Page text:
Friday, November 23, 2012

CFP: Therapeutic Solutions and Discourses of Self-empowerment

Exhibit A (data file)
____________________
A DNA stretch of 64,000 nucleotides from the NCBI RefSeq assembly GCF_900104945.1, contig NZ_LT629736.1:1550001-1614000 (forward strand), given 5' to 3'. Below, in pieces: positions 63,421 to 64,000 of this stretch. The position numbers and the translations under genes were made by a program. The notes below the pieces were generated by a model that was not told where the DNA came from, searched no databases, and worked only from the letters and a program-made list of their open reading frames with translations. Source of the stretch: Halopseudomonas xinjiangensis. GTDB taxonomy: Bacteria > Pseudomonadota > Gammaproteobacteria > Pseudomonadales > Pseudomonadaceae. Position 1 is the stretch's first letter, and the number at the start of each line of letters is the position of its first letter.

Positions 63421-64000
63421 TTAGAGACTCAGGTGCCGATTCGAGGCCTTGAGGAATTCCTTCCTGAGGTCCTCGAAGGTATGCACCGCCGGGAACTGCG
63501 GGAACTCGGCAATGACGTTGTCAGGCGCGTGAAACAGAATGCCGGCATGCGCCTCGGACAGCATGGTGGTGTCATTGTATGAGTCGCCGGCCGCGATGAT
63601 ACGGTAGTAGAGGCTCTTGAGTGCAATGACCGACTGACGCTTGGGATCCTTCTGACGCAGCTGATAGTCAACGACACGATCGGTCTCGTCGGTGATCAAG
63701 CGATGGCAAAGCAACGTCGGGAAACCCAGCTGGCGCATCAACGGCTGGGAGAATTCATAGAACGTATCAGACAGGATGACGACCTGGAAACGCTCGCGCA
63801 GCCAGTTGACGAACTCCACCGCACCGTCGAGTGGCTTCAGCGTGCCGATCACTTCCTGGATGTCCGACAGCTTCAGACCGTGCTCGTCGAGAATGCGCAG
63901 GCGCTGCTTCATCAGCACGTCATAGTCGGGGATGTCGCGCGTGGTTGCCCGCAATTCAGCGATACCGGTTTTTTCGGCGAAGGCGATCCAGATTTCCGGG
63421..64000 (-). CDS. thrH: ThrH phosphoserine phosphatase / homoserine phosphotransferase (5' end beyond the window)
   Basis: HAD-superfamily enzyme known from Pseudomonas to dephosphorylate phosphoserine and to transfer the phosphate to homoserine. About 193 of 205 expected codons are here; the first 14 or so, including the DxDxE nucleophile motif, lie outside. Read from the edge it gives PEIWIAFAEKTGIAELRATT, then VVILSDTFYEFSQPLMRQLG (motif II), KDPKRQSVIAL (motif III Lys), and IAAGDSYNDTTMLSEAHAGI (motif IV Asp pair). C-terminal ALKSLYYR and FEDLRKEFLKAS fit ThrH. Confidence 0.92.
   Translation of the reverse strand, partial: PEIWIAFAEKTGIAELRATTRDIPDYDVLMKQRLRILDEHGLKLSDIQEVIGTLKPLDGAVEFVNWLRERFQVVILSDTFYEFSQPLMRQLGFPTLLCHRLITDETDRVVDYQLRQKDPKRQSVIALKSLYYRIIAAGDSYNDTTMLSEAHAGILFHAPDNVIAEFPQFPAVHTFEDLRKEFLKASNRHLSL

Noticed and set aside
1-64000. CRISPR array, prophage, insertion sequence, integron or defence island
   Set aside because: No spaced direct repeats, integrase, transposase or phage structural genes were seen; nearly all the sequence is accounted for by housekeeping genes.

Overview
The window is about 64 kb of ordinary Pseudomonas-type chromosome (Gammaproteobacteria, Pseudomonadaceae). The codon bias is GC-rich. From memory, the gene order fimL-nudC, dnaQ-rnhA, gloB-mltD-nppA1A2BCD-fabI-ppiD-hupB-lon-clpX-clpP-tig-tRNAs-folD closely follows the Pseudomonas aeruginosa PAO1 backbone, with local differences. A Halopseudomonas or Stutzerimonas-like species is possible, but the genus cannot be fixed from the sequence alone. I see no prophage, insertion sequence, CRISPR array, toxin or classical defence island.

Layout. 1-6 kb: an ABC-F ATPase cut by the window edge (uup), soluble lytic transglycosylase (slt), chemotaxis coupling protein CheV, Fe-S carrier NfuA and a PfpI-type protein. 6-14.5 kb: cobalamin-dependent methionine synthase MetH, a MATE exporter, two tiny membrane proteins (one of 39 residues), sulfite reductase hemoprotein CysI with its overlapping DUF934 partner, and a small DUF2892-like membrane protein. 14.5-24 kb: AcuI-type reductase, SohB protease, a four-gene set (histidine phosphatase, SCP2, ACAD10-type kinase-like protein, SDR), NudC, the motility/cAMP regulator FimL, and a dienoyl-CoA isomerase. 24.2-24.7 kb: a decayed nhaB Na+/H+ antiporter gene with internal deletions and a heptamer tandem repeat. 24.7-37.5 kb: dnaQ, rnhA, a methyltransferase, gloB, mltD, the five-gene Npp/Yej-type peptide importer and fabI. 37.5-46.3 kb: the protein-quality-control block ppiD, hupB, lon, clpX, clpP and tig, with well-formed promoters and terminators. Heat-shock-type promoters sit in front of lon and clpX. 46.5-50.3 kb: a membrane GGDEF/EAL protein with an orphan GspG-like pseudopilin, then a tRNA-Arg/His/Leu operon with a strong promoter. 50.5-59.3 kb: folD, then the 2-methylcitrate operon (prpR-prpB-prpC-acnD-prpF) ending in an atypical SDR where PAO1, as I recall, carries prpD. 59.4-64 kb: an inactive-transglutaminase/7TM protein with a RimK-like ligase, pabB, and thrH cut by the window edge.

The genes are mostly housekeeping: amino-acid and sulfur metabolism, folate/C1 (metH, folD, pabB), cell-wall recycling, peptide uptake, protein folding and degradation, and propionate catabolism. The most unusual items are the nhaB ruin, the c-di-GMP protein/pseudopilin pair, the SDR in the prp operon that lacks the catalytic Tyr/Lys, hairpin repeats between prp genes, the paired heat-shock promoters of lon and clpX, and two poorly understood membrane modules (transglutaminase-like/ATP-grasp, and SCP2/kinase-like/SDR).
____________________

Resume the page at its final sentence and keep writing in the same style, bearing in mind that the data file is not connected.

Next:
Call for Papers.  Special Edition of Culture Unbound: Journal of Current Cultural Research.  Therapeutic Solutions and Discourses of Self-Empowerment.    Guest Editors: Alan Apperley, Mark Jones and Stephen Jacobs:  The University of Wolverhampton, UK.    A purported user in an advertisement for the Miruji Therapeutic Massage Chair, which combines a physical massage while simultaneously listening to a mind coaching audio recording, suggests that after a session 'I feel good about myself'. L'Oreal advertisements indicate that you should use their products because 'you are worth it' Professor Richard Layer who was appointed as the 'Happiness Tsar' by the UK Labour Government in 2007 promoted the idea that 'wellbeing' should be integral to government policy. We are bombarded with messages that the primary malaise of contemporary society is stress, and encounter a plethora of panaceas claiming to combat stress. Bookshops have substantial sections containing self-help guides, often replacing or being included in the section on religion. Life coaches inform us that they can transform all aspects of our lives, and successful motivational speakers can fill stadiums.  What all of these phenomena have in common is a discourse on individual wel  lbeing and personal self-empowerment. We argue that this is not simply a passing commercial fad, but that this discourse on wellbeing and self- empowerment are deeply embedded in all aspects of contemporary society – health, education, politics, religion and economics etc., and that the structure of feeling of contemporary culture is best characterized as therapeutic.    Therapeutic culture is clearly linked to the processes of individualization, which, Zygmunt Bauman (Liquid Modernity, 2000: 31) suggests, 'consists of transforming human identity from a "given" into a "task"'.  This task is not only about the quest for a sense of identity which is disembedded from institutional forms and grand narratives, but is also a quest for a sense of agency and personal wellbeing. The contemporary climate, writes  Christopher Lasch, 'is therapeutic, not religious. People today hunger not for personal salvation... but for the feeling, a momentary illusion, of personal well-being, health, and psychic security.' (The Culture of Narcissism, 1991: 7). The effectiveness of the various therapeutic solutions, like the ones listed above, is validated, not through any external authority, but through the evidence of personal experiences – such as the statement 'I feel good about myself'.   We believe that this is a critical area of investigation, as this discourse suggests that the individual has the power to transform their own lives, and negates real structural inequalities in contemporary societies. The rise of therapeutic culture is inherently implicated in the de-professionalization of areas such as education and health, and the de-politicization of the individual.      We are seeking a selection of papers from a range of different academic disciplines, and from scholars from different nationalities, who are concerned with the rise of therapeutic solutions and the notion of self-empowerment in range of different arenas, such as education, health, spirituality, government policy etc.  We are interested in questions such as:    • What are the sources and nature of authority for therapeutic solutions?  • To what extent can therapeutic discourses resist the narratives and institutions of modernity?  • Are therapeutic practices embedded in the power structures of social institutions?  • How do therapeutic solutions articulate individual identity?     Culture Unbound: Journal of Current Cultural Research is an online academic journal for border-crossing cultural research, including cultural studies as well as other interdisciplinary and transnational currents. Details about Culture Unbound can be found at     Schedule  • Please send a 300- 500 word proposal by 15th December 2012. Please include a short biography.  • Submission of the article 25th April 2013.    For submissions and any enquiries  about this special edition please contact the guest editor directly  Alan Apperley 

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